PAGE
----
Format

Send to

Choose Destination
See comment in PubMed Commons below
Infect Control Hosp Epidemiol. 2008 Jan;29(1):51-6. doi: 10.1086/524334.

Predictive factors for the development of central line-associated bloodstream infection due to gram-negative bacteria in intensive care unit patients after surgery.

Author information

1
Department of Infection Control,University of Chicago, Illinois, USA. sreeramoju@uthscsa.edu

Abstract

OBJECTIVES:

To examine the relative proportions of central line-associated bloodstream infection (BSI) due to gram-negative bacteria and due to gram-positive bacteria among patients who had undergone surgery and patients who had not. The study also evaluated clinical predictive factors and unadjusted outcomes associated with central line-associated BSI caused by gram-negative bacteria in the postoperative period.

DESIGN:

Observational, case-control study based on a retrospective review of medical records.

SETTING:

University of Chicago Medical Center, a 500-bed tertiary care center located on Chicago's south side.

PATIENTS:

Adult intensive care unit (ICU) patients who developed central line-associated BSI.

RESULTS:

There were a total of 142 adult patients who met the Centers for Disease Control and Prevention National Nosocomial Infection Surveillance System definition for central line-associated BSI. Of those, 66 patients (46.5%) had infections due to gram-positive bacteria, 49 patients (34.5%) had infections due to gram-negative bacteria, 23 patients (16.2%) had infections due to yeast, and 4 patients (2.8%) had mixed infections. Patients who underwent surgery were more likely to develop central line-associated BSI due to gram-negative bacteria within 28 days of the surgery, compared with patients who had not had surgery recently (57.6% vs 27.3%; P= .002). On multivariable logistic regression analysis, diabetes mellitus (adjusted odds ratio [OR], 4.6 [95% CI, 1.2-18.1]; P= .03) and the presence of hypotension at the time of the first blood culture positive for a pathogen (adjusted OR, 9.8 [95% CI, 2.5-39.1]; P= .001) were found to be independently predictive of central line-associated BSI caused by gram-negative bacteria. Unadjusted outcomes were not different in the group with BSI due to gram-negative pathogens, compared to the group with BSI due to gram-positive pathogens.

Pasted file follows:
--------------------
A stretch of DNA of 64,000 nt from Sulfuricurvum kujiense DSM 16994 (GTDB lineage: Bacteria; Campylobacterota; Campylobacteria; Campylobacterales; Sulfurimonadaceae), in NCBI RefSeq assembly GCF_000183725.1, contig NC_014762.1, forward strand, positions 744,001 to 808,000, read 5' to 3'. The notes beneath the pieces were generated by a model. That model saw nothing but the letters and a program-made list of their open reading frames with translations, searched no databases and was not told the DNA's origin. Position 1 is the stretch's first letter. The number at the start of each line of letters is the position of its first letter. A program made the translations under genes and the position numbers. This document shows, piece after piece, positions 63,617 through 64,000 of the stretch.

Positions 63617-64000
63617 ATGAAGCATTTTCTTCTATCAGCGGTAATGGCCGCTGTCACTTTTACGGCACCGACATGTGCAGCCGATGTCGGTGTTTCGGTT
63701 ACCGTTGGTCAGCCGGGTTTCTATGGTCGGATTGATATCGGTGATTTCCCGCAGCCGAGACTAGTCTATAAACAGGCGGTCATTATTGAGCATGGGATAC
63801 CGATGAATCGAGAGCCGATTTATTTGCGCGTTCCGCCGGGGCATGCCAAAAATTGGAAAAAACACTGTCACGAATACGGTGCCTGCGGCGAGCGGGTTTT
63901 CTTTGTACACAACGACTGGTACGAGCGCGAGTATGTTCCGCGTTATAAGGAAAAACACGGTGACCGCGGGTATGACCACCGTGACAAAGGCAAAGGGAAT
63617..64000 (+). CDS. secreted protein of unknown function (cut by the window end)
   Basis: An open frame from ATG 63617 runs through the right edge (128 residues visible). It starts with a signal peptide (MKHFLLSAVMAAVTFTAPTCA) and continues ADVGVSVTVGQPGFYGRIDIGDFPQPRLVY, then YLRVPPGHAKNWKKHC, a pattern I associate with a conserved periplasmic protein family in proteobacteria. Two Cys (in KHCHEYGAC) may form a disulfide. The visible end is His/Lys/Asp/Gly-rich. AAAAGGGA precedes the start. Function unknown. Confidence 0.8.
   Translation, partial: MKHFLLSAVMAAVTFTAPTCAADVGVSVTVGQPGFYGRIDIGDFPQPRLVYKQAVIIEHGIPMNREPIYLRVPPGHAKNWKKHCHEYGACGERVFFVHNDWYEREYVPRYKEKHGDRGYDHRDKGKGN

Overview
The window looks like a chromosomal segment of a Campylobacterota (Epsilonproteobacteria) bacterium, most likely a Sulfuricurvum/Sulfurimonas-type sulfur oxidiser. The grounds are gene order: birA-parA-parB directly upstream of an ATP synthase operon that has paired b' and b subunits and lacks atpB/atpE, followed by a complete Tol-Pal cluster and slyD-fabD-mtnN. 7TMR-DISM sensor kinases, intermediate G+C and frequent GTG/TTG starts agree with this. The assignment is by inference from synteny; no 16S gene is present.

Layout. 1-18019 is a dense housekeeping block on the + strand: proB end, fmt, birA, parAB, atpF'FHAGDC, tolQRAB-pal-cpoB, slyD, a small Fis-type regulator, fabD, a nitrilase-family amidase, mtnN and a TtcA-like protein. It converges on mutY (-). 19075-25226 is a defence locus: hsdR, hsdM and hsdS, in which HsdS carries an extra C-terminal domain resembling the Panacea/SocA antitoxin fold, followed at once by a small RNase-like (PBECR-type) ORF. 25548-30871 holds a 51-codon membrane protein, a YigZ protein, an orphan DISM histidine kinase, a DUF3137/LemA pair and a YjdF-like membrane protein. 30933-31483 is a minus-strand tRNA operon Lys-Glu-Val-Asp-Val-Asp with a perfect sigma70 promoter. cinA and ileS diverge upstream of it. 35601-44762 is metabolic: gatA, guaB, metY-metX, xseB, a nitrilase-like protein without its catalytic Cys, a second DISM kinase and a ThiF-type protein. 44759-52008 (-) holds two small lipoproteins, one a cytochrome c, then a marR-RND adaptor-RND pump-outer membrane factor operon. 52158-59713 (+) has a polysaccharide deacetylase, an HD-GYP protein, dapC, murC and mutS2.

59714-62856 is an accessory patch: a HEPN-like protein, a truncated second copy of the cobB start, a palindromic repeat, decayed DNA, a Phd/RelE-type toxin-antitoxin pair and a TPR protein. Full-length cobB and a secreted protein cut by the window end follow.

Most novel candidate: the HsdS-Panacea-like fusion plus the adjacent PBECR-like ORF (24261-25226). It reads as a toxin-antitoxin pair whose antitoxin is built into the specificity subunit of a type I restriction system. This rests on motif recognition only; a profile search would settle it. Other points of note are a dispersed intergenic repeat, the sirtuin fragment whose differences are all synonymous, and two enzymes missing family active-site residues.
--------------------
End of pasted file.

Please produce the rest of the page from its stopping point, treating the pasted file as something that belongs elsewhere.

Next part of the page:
CONCLUSIONS:

Clinicians caring for critically ill patients after surgery should be especially concerned about the possibility of central line-associated BSI caused by gram-negative pathogens. The presence of diabetes and hypotension appear to be significant associated factors.

PMID:
18171187
DOI:
10.1086/524334
[Indexed for MEDLINE]
PubMed Commons home

PubMed Commons

0 comments
How to join PubMed Commons

    Supplemental Content

    Loading ...
    Support Center